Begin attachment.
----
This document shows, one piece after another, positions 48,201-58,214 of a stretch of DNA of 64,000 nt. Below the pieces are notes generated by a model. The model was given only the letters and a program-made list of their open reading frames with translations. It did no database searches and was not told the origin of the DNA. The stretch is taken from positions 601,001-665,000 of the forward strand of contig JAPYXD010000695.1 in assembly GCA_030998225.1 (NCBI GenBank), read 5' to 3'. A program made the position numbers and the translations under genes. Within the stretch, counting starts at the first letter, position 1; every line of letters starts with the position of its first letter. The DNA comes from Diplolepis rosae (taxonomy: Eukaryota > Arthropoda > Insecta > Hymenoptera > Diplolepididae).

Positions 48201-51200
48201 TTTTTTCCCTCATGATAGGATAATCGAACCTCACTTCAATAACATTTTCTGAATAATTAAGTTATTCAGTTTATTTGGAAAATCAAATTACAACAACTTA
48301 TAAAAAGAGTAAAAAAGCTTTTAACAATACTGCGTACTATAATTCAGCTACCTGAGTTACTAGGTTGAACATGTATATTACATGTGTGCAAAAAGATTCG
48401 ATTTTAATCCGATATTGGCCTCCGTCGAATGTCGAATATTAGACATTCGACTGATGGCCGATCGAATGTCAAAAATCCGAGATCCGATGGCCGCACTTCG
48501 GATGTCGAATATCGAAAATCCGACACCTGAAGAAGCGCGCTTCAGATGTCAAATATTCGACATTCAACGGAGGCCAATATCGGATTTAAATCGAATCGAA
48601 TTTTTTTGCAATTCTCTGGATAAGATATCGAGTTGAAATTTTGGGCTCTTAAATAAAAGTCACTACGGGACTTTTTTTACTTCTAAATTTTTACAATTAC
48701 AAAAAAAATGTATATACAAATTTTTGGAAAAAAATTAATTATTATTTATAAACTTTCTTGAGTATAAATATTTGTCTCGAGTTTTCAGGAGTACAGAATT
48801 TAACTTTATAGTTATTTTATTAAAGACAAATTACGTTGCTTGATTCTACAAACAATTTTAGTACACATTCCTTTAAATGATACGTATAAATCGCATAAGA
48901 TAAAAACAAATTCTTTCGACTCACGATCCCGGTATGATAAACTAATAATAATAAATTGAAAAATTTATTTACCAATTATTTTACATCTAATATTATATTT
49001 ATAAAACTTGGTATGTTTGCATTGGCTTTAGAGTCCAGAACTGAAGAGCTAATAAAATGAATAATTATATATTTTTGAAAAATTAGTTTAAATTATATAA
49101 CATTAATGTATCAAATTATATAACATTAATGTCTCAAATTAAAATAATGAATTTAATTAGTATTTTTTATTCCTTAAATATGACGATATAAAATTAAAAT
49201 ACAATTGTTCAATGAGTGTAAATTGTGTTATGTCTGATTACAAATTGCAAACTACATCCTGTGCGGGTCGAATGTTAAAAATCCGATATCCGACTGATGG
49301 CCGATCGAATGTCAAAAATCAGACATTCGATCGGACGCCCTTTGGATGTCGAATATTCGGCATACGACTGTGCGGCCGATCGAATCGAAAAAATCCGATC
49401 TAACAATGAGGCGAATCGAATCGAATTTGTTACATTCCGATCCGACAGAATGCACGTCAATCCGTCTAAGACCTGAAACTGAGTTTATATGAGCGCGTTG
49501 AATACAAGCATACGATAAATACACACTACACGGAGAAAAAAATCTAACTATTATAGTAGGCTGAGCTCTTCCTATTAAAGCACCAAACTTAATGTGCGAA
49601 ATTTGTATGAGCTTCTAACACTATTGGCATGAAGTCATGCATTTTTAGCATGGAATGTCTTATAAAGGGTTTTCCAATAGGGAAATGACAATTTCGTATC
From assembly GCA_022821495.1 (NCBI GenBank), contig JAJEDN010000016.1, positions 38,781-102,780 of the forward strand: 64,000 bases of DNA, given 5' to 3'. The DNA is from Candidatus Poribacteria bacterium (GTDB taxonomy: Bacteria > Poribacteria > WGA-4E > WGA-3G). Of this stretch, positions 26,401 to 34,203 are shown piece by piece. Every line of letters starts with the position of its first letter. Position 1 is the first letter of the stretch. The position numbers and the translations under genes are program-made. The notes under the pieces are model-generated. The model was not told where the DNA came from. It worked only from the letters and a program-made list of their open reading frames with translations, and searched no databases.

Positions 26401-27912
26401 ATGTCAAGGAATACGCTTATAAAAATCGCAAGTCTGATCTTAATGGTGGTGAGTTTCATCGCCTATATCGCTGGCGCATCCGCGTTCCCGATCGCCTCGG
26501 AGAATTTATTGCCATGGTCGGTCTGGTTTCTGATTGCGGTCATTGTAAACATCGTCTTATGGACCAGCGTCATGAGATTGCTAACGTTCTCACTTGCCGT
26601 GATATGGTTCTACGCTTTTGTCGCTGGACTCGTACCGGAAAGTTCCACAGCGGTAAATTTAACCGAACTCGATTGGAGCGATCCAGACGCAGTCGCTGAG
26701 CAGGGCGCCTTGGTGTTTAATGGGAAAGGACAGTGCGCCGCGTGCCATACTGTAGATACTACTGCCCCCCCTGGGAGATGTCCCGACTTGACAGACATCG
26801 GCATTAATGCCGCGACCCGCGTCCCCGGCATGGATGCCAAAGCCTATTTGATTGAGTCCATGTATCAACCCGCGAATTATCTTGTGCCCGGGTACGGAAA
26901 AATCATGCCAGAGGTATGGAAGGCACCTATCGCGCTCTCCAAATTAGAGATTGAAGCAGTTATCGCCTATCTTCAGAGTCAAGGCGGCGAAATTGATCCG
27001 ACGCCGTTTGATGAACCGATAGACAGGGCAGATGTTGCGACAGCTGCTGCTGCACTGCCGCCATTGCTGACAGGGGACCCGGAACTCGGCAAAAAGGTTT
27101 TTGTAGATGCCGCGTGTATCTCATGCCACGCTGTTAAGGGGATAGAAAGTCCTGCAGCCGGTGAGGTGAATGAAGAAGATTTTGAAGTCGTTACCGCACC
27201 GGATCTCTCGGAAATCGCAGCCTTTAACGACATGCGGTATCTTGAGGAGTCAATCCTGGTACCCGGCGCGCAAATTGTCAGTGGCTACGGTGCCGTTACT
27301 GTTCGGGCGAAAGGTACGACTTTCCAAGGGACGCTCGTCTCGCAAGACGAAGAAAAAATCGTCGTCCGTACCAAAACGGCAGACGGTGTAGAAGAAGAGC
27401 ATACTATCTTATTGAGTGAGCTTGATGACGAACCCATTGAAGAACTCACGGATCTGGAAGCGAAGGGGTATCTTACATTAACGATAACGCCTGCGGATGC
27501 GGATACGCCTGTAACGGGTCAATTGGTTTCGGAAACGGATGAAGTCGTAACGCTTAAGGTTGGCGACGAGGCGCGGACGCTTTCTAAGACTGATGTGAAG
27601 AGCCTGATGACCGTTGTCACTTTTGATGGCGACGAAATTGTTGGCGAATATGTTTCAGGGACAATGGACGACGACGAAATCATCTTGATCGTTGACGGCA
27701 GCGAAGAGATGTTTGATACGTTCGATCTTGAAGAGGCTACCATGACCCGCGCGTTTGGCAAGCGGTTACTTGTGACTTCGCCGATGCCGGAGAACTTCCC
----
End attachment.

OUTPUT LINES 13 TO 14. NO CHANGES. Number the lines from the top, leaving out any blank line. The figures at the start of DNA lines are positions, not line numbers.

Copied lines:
49201 ACAATTGTTCAATGAGTGTAAATTGTGTTATGTCTGATTACAAATTGCAAACTACATCCTGTGCGGGTCGAATGTTAAAAATCCGATATCCGACTGATGG
49301 CCGATCGAATGTCAAAAATCAGACATTCGATCGGACGCCCTTTGGATGTCGAATATTCGGCATACGACTGTGCGGCCGATCGAATCGAAAAAATCCGATC